Entity loves Women That Did Sojourner Truth because of her work during the American Civil War.

NAME: Isabella Baumfree a.k.a. Sojourner Truth

LIFETIME: 1797 – November 26, 1883

WHAT SHE IS KNOWN FOR: Sojourner Truth was a fierce abolitionist and women’s rights activist. She worked tirelessly for the rights of former slaves and women’s rights to vote.

WHY WE LOVE HER: Truth was born a slave in 1797 but she escaped with her infant daughter in 1826. Two years later, she took her former owner to court to rescue her son from slavery and she became the first African-American woman to win a court case against a white man. Truth began to preach about the abolition of slavery and made friends with William Lloyd-Garrison and Frederick Douglass. Because of their relationship, Garrison published Truth’s memoir “The Narrative of Sojourner Truth: A Northern Slave.” Additionally, Truth delivered her famous “Ain’t I a Woman” speech at a women’s rights convention, and a week later the speech was immortalized in print. During the Civil War, she met President Abraham Lincoln and helped to recruit African-American soldiers for the army. While living and recruiting in D.C., Truth rode in streetcars (which was not allowed for African-Americans at the time) to help desegregate the city, a foreshadowing of the Montgomery Bus Boycott that would occur one hundred years later. After the war, she tried to secure land grants from the government for former slaves.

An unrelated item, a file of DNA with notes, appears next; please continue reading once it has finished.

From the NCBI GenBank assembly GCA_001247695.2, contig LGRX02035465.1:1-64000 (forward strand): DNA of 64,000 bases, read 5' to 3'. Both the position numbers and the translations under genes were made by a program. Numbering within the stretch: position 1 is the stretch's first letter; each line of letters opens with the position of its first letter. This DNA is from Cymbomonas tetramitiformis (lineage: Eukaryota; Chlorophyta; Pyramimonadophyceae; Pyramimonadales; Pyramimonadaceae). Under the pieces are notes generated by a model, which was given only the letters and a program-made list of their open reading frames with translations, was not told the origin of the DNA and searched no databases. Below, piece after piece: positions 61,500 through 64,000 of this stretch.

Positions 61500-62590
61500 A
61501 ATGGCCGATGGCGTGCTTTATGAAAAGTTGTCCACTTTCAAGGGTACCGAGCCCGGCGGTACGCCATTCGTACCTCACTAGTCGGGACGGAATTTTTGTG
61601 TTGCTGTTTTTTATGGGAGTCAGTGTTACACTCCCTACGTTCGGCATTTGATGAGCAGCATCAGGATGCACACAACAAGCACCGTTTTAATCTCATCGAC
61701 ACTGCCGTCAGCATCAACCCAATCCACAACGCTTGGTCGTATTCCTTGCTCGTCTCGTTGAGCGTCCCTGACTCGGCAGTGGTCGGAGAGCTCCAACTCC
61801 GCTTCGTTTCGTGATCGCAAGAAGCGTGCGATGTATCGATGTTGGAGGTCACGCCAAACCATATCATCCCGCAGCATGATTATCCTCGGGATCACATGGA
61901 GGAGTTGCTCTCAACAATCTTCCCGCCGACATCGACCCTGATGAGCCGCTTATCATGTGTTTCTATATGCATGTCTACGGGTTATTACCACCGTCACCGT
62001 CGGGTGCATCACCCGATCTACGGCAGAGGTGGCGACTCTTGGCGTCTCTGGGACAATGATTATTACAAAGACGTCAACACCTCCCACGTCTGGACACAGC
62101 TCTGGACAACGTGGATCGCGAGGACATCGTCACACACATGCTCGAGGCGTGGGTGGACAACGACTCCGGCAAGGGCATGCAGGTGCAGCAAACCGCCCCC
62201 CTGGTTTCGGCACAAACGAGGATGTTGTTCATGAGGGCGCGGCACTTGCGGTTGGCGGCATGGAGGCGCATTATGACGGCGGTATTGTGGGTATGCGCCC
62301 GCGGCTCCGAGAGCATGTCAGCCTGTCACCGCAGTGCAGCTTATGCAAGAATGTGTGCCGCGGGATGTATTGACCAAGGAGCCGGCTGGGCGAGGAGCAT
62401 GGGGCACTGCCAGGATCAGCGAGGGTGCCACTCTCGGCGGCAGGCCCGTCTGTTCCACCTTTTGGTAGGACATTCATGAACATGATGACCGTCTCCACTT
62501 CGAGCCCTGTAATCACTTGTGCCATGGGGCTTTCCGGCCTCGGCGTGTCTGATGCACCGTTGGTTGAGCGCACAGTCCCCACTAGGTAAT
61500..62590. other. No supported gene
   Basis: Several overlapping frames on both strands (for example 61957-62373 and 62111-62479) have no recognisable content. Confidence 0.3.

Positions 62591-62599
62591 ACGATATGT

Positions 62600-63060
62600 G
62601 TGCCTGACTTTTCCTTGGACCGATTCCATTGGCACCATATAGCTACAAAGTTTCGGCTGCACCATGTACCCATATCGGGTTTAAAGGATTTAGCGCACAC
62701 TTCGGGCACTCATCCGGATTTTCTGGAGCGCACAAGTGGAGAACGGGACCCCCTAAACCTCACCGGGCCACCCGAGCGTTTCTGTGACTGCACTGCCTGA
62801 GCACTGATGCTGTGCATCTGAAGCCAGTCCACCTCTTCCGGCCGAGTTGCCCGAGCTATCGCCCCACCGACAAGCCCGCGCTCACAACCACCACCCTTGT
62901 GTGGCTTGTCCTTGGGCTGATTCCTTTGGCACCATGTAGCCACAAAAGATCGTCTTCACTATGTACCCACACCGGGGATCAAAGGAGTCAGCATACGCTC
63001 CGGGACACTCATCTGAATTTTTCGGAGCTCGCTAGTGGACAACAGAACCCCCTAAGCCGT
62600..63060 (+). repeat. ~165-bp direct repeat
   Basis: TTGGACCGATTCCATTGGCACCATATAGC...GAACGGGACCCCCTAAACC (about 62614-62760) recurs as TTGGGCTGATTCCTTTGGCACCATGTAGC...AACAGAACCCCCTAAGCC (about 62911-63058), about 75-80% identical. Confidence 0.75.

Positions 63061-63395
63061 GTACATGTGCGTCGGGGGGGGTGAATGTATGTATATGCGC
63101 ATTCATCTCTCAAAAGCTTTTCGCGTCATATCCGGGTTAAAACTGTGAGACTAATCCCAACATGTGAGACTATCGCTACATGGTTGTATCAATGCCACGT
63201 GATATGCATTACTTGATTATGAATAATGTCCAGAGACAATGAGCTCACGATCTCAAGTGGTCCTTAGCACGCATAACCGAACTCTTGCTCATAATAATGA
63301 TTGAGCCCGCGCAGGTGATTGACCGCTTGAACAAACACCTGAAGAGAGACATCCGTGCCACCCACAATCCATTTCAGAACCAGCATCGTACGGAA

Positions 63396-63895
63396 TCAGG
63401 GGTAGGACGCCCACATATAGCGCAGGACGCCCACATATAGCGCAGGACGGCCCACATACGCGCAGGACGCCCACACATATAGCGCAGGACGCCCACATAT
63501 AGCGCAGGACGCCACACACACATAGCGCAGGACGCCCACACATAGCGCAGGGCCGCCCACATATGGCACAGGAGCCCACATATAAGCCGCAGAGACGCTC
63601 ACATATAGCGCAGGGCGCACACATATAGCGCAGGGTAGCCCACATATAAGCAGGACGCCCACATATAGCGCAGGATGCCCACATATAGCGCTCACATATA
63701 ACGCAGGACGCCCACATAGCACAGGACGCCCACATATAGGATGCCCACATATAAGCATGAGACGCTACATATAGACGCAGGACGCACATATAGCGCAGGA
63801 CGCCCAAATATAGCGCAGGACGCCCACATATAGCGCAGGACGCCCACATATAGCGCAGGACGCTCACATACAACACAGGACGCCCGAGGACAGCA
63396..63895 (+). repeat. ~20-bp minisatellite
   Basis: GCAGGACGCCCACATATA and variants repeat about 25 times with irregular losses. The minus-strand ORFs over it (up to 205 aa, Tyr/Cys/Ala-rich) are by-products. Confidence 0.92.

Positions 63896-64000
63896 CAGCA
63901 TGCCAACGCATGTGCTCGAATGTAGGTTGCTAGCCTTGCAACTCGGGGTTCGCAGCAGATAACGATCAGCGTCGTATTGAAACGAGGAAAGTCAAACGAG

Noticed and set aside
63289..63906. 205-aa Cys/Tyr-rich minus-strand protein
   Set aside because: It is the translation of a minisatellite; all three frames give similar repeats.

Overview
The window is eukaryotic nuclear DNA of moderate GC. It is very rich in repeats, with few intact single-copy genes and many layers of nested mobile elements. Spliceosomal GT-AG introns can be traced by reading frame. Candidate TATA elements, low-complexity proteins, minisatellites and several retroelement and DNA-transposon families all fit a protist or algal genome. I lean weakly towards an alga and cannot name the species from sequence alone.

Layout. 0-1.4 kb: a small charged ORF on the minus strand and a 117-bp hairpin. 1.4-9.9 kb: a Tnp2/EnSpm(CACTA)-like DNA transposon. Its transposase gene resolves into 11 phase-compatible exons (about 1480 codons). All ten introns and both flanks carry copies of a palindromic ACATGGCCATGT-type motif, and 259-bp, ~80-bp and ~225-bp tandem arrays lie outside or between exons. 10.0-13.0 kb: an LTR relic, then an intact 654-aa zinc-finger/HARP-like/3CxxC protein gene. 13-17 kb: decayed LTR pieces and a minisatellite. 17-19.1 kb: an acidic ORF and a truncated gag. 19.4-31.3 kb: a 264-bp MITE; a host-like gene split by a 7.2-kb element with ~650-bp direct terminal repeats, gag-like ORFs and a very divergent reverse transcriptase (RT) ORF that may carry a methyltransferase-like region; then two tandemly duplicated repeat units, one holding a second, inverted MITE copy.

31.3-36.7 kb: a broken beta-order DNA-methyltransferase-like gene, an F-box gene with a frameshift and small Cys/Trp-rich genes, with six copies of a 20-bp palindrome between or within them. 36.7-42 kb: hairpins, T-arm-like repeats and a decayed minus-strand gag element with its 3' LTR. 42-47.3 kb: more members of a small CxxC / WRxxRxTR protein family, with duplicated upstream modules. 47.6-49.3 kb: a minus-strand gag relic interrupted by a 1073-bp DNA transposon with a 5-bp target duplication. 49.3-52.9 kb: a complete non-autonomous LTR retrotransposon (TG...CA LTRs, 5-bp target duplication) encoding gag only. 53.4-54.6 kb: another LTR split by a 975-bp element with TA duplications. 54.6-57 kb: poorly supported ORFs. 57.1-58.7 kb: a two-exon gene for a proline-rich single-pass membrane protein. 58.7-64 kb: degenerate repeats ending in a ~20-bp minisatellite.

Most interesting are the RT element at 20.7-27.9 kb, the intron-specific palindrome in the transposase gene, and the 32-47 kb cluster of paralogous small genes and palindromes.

FUN FACT: Before 2020, Truth will be featured on the $10 bill with women’s rights activists, Lucretia Mott, Susan B. Anthony, Elizabeth Cady Stanton and Alice Paul.

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